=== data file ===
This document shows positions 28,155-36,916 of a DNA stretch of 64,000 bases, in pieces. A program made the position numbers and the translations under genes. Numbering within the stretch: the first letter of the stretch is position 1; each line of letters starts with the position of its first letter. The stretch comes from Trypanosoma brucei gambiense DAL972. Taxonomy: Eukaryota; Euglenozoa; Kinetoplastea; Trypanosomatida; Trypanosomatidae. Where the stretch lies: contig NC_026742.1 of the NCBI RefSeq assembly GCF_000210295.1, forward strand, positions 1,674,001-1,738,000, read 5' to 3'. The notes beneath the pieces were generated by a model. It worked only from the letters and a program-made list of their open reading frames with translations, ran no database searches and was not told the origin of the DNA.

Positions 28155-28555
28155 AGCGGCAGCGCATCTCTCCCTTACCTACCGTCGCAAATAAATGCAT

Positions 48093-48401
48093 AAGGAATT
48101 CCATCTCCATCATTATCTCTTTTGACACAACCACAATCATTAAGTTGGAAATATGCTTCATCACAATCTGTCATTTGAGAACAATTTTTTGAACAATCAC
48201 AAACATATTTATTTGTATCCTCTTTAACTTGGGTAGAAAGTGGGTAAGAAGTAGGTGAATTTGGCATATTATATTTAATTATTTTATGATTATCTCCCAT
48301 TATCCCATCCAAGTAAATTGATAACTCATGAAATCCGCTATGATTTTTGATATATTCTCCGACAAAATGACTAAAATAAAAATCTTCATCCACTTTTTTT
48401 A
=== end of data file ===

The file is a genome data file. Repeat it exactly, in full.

This document shows positions 28,155-36,916 of a DNA stretch of 64,000 bases, in pieces. A program made the position numbers and the translations under genes. Numbering within the stretch: the first letter of the stretch is position 1; each line of letters starts with the position of its first letter. The stretch comes from Trypanosoma brucei gambiense DAL972. Taxonomy: Eukaryota; Euglenozoa; Kinetoplastea; Trypanosomatida; Trypanosomatidae. Where the stretch lies: contig NC_026742.1 of the NCBI RefSeq assembly GCF_000210295.1, forward strand, positions 1,674,001-1,738,000, read 5' to 3'. The notes beneath the pieces were generated by a model. It worked only from the letters and a program-made list of their open reading frames with translations, ran no database searches and was not told the origin of the DNA.

Positions 28155-28555
28155 AGCGGCAGCGCATCTCTCCCTTACCTACCGTCGCAAATAAATGCAT

Positions 48093-48401
48093 AAGGAATT
48101 CCATCTCCATCATTATCTCTTTTGACACAACCACAATCATTAAGTTGGAAATATGCTTCATCACAATCTGTCATTTGAGAACAATTTTTTGAACAATCAC
48201 AAACATATTTATTTGTATCCTCTTTAACTTGGGTAGAAAGTGGGTAAGAAGTAGGTGAATTTGGCATATTATATTTAATTATTTTATGATTATCTCCCAT
48301 TATCCCATCCAAGTAAATTGATAACTCATGAAATCCGCTATGATTTTTGATATATTCTCCGACAAAATGACTAAAATAAAAATCTTCATCCACTTTTTTT
48401 A